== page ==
Chickens Wear Prosthetic Dinosaur Tails, For Science
Simulating ancient gaits with barnyard fowl
by Colin Lecher, Posted 02.06.2014
Researchers from the Universidad de Chile wanted to study dinosaur strutting, but there being few dinosaurs available, stuck a prosthetic tail on the creatures’ fowl analog, raising them from birth to adapt for walking in a more dinosaur-like way.
"These results indicate a shift from the standard bird, knee-driven bipedal locomotion to a more hip-driven locomotion, typical of crocodilians (the only other extant archosaur group), mammals, and hypothetically, bipedal non-avian dinosaurs," the researchers write in the study. So although we don’t quite have any dinosaurs to double check, the scientists are pretty sure this is a fair representation of how dinos strolled.
This incredibly cool new study by Gossi et al, published today in PLOSone, has researched whether chickens walk differently if they have a long, heavy tail, reminiscent of the type of tail present in non-avian dinosaurs. Giving them such a tail artificially (while controlling for weight) actually causes them to walk differently! Check out the paper, it’s open-access.
From the abstract:
Birds still share many traits with their dinosaur ancestors, making them the best living group to reconstruct certain aspects of non-avian theropod biology. Bipedal, digitigrade locomotion and parasagittal hindlimb movement are some of those inherited traits. Living birds, however, maintain an unusually crouched hindlimb posture and locomotion powered by knee flexion, in contrast to the inferred primitive condition of non-avian theropods: more upright posture and limb movement powered by femur retraction. Such functional differences, which are associated with a gradual, anterior shift of the centre of mass in theropods along the bird line, make the use of extant birds to study non-avian theropod locomotion problematic. Here we show that, by experimentally manipulating the location of the centre of mass in living birds, it is possible to recreate limb posture and kinematics inferred for extinct bipedal dinosaurs. Chickens raised wearing artificial tails, and consequently with more posteriorly located centre of mass, showed a more vertical orientation of the femur during standing and increased femoral displacement during locomotion. Our results support the hypothesis that gradual changes in the location of the centre of mass resulted in more crouched hindlimb postures and a shift from hip-driven to knee-driven limb movements through theropod evolution. This study suggests that, through careful experimental manipulations during the growth phase of ontogeny, extant birds can potentially be used to gain important insights into previously unexplored aspects of bipedal non-avian theropod locomotion.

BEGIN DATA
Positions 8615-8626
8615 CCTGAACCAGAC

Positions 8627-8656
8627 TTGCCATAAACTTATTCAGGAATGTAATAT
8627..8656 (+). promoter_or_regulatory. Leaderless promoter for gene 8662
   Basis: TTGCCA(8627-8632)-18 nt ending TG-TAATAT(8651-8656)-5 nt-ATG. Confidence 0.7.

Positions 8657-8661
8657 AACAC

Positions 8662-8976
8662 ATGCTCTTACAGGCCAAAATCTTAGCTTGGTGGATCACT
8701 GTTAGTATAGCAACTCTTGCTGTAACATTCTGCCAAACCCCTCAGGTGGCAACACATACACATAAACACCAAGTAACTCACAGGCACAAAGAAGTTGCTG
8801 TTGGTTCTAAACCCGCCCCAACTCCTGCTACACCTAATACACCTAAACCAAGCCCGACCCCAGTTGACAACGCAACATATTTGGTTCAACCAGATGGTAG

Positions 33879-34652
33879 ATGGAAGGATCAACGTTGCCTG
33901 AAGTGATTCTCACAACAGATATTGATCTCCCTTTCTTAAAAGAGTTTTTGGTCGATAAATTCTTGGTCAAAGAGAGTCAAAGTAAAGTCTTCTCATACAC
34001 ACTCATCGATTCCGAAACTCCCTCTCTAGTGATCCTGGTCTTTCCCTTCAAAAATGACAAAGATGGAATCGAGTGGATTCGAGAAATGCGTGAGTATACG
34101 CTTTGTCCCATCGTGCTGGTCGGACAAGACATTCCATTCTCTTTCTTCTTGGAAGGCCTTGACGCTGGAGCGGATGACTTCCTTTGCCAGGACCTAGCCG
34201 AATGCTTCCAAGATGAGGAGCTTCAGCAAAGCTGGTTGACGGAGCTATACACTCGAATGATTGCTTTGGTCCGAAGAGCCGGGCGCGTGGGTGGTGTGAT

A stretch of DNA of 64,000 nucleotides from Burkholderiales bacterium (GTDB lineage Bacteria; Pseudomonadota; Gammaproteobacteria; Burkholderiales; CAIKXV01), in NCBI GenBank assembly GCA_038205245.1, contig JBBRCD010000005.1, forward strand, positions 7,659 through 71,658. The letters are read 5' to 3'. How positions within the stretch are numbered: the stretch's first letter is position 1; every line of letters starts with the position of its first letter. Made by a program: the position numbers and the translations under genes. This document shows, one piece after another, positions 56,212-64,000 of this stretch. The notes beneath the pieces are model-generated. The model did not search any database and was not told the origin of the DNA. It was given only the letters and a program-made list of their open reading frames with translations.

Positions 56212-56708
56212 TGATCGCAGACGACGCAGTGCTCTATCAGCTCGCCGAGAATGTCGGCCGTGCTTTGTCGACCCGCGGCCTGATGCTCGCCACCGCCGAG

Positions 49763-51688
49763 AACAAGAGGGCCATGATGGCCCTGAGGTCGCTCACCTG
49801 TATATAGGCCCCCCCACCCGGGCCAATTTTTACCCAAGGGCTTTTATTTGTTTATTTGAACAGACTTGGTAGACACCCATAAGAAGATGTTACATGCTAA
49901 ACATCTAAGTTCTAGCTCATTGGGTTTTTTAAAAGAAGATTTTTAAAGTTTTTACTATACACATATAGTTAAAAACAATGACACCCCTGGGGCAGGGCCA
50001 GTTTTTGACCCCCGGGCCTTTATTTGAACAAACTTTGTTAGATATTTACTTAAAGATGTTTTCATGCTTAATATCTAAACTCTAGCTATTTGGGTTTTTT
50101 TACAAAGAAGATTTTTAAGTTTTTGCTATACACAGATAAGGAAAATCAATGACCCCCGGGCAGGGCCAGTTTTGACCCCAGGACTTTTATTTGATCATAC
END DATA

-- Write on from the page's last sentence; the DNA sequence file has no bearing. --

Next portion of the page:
so freaking awesome
'Top hat' Deinonychus
Work in progress: Displaying Jeholornis prima. Inspired by display behavior of Great Argus.
Therapods of North America: Acheroraptor temertyorum
A Hell Creek velociraptorine, depicted here in the winter, devouring a juvenile Thescelosaurus
I love snow paintings for some reason.